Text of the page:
The commissioners approved the quarterly report for the school quarter ending September 30, 2006, for General Purpose, Federal Projects, Central Cafeteria, and Education Debt Service Funds. The report was given prior approval by the Education Committee.

Amendment No. 1 for the General Purpose School 2006-07 budget was approved. It also had prior approval by the Education Committee.

The Legislative Body unanimously approved a transfer of $22,640 from the Reserve Fund for Overton County Highway Department to purchase a fence.

A budget amendment was approved to accept a $10,000 donation from Livingston Rotary Club to be used for the new building construction at Overton County Fairgrounds.

A proposed pay raise for part-time EMTs and paramedics was tabled until next month.

The following were approved as notaries at-large: David Moore II, Judy Dillon, Jennifer Melton, Misty Buck, Glenda S. Norrod, Erin Montgomery, Judy Buford, and Hosea Winningham. The meeting adjourned.

 

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Local park, walking track also good for bird-watching

photo by Wanda Krack
This ring-billed seagull was found sitting on the dock at Winningham Park.

By Wanda Krack, special to OCN Winningham Pond, formerly known as Dillon and Doc Hill Pond, has a comfortable hiking trail from which you can observe several species of birds.

Currently there are ducks, geese, coots, and all types of smaller birds that make their home on and around the pond.

One cold morning, a flock of Canadian geese flew in and landed gently on the ice that was covering most of the pond.

Last week, I discovered a ring-billed seagull sitting on the dock that is on the east side of the pond. This gull allowed me to approach within a few feet before taking wing.

Reading about this common gull on the internet (enchanted learning.com), I discovered this type of gull normally nests along inland lakes and along the seacoast. They are normally meat eaters that consume fish, earthworms, insects, and small rodents, etc. They can fly 43 miles per hour, and are found both on the western and eastern coastlines. They are a medium sized gull, identified by the black ring around the yellow bill, and have yellow feet.

The gull I photographed has either a winter coat or is just nearing adulthood because of the brownish feathers scattered on the head. According to the articles, these birds take three years to mature.

The pond is also currently home to a great blue heron, who is people-shy. Each time I walk around the pond with camera in hand, I get the feeling that this bird is watching me as much as I am watching for a photographic opportunity! So, if you enjoy walking and bird-watching, Winningham Pond is one place you can experience both.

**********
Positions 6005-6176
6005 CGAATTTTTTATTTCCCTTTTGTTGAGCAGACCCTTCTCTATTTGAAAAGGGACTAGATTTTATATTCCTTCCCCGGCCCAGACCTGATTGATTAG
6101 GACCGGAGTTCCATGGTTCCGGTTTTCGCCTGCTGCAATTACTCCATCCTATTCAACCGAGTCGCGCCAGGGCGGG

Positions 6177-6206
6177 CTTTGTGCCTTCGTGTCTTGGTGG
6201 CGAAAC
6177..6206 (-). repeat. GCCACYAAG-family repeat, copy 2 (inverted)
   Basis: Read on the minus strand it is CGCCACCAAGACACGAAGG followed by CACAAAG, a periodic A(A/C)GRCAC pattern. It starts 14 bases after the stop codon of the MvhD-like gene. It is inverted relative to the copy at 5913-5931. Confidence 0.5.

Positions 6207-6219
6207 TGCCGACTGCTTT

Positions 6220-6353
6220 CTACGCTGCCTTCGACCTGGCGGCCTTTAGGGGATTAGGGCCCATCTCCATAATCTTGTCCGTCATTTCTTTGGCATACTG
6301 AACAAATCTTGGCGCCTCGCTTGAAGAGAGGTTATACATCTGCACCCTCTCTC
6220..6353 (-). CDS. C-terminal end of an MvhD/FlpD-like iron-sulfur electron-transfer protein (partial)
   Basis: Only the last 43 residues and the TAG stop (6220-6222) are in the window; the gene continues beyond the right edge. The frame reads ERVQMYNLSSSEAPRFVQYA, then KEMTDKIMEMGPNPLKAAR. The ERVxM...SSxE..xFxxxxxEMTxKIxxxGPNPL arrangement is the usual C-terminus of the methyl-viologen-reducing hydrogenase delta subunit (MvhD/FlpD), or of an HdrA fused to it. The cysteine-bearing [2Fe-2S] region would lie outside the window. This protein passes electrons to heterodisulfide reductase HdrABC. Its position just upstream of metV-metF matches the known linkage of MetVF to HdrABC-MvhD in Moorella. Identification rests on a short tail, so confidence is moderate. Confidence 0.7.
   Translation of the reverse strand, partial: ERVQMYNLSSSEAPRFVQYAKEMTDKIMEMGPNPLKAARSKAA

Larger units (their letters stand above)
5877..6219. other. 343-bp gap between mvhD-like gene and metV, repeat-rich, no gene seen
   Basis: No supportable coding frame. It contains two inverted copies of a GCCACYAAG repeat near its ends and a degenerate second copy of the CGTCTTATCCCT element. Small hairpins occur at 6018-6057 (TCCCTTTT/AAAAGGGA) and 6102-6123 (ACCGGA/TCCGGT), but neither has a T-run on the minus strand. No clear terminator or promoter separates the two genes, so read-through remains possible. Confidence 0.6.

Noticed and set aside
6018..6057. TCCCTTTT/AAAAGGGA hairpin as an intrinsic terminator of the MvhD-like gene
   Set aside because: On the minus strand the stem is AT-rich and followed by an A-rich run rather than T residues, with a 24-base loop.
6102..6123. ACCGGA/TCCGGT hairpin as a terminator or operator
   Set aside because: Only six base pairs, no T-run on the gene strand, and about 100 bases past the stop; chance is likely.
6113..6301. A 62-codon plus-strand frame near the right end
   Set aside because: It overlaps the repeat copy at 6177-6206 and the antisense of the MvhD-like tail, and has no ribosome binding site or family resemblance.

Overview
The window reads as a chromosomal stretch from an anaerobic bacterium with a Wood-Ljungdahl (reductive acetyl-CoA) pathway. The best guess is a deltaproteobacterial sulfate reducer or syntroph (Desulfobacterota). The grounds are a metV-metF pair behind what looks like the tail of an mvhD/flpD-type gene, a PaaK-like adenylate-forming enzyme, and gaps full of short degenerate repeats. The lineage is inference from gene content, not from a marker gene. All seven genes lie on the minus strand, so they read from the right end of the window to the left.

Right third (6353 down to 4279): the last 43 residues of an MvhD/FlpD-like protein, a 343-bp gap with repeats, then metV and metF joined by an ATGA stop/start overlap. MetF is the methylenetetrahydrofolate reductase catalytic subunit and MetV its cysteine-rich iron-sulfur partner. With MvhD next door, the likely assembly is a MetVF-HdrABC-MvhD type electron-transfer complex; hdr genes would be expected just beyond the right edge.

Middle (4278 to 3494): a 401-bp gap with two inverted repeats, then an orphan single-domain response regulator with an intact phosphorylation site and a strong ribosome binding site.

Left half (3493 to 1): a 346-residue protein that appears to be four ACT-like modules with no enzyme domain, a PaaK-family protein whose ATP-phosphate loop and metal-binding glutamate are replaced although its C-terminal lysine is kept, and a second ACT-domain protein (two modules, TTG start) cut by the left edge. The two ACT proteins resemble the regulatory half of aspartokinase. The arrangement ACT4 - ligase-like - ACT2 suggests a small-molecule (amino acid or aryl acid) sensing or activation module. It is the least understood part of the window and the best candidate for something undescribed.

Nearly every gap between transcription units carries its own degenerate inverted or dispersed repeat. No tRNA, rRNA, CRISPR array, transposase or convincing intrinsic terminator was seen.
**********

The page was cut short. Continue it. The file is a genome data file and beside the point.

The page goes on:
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Livingston man killed in wreck at interstate exit

By MARY JO DENTON, Herald-Citizen staff with permission
A Livingston man was killed in a crash on an Interstate 40 exit ramp at Baxter last week, according to the Tennessee Highway Patrol.

Kenneth Ray Denton, 50, of Old County House Road, died in the accident, which happened at 11:23 p.m. on Wednesday, Jan. 3.

Denton was driving a 1991 Cadillac DeVille and was exiting I-40 on the eastbound ramp at the 280 (Highway 56) exit when his car veered off the shoulder of the road and ran into the back of a tractor-trailer truck, which was parked on the shoulder of the road, according to a report by State Trooper Eric McCormick.

The truck, a 2000 Volvo registered in Illinois and hauling general freight, had been parked there by a driver who was not present when the crash occurred, the report stated.

The driver, Henry Parrish, later returned to the scene and was cited for improper parking, a THP dispatcher said.

According to the report, Denton's car veered off the right shoulder (of the exit ramp) and veered into the rear of the tractor trailer.

 

Livingston mayor's term may be extended to 4 years

By DEWAIN E. PEEK, OCN staff
Livingston City Council held the regular monthly meeting Tuesday, Jan. 2, with all aldermen present. The meeting had been moved from the regular first Monday of the month because of the New Year's holiday.

A resolution was adopted to increase the mayor's term of office from 2 years to 4 years, and for the new longer term to take effect September 1, 2008, if allowed by law. Alderman Robert Jolley voted no.